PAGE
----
• \$\begingroup\$ Yes, This is the specification of a piece of specialist equipment (in my case a few global suppliers) that resides inside our own system box. The system box has the regular EMC requirements (Mil-Stan 461 etc.), with the typical configurations of regular electronic blocks (PSU / Processing / Actuators / etc). The specifications for the specialist units should have suitable near field EMI requirements, but no one can find any, and the suppliers are 'cautious' about accepting any. \$\endgroup\$ – Philip Oakley Jul 13 '17 at 15:39
  • \$\begingroup\$ It is unlikely that you will find any because of the restriction that it places on designs. An external requirement regulates aspects of a design that will affect other people (like radiated emissions or conducted emissions) it is unlikely that you will find external requirements that regulate aspects of an internal design. Those requirements need to be set internally, if the contractors won't agree then that is a political problem \$\endgroup\$ – laptop2d Jul 13 '17 at 15:48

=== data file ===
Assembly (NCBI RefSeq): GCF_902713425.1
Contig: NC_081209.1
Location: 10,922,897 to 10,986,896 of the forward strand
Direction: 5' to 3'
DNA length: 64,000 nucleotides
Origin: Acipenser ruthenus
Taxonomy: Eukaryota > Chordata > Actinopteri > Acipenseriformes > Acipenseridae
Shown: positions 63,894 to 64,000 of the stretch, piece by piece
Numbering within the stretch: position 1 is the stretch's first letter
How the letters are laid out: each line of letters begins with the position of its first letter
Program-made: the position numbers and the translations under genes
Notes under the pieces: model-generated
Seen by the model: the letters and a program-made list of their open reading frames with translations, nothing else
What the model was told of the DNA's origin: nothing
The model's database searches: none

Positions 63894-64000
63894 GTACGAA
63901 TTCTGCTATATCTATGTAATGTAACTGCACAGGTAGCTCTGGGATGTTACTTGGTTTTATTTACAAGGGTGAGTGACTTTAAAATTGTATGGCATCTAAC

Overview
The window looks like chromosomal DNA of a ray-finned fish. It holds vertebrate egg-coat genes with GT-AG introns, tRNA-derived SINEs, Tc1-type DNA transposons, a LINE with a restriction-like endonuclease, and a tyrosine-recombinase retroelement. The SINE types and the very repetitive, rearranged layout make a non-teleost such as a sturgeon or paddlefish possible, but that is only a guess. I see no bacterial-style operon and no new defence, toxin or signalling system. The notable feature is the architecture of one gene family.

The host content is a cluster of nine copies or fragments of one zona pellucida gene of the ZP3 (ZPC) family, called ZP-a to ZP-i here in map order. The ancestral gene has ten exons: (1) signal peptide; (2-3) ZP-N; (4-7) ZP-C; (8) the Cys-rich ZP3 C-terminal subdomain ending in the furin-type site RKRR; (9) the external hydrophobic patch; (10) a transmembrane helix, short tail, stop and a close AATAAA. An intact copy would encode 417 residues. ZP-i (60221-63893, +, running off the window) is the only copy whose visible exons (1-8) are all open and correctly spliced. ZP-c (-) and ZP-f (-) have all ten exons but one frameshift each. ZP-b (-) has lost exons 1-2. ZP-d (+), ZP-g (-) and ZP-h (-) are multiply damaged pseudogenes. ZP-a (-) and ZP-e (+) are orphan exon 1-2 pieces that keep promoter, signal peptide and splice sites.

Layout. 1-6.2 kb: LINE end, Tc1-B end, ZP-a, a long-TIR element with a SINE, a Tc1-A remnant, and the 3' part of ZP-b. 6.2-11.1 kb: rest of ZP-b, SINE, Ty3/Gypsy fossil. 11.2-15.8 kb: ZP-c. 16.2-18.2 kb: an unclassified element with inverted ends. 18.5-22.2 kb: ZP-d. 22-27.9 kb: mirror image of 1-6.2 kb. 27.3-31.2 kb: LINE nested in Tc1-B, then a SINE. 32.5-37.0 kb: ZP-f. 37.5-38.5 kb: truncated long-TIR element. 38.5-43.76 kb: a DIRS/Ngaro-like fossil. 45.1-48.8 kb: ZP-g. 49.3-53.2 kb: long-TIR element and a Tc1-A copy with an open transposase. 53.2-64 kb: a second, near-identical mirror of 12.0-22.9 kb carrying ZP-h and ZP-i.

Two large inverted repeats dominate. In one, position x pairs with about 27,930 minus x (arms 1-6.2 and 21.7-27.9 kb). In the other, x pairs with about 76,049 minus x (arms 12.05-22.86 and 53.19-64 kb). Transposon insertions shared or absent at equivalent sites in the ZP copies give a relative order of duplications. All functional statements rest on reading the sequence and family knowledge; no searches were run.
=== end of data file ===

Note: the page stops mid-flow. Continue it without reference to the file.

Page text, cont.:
• \$\begingroup\$ We may be at cross purposes here. We (my company's box) generates the internal environment levels, however the test method aught to be via an external standard, to gain supplier acceptance (because they should have seen it before). At the moment the 'black art' card tends to be played, so no real attempt at a solution is made. Yet most black arts are just because folk keep their heads down and fail to look around, such as not seeing the stray components, nor doing simple calcs to get a handle on the magnitude of potential problems, often putting too much trust in their computer models... \$\endgroup\$ – Philip Oakley Jul 13 '17 at 16:05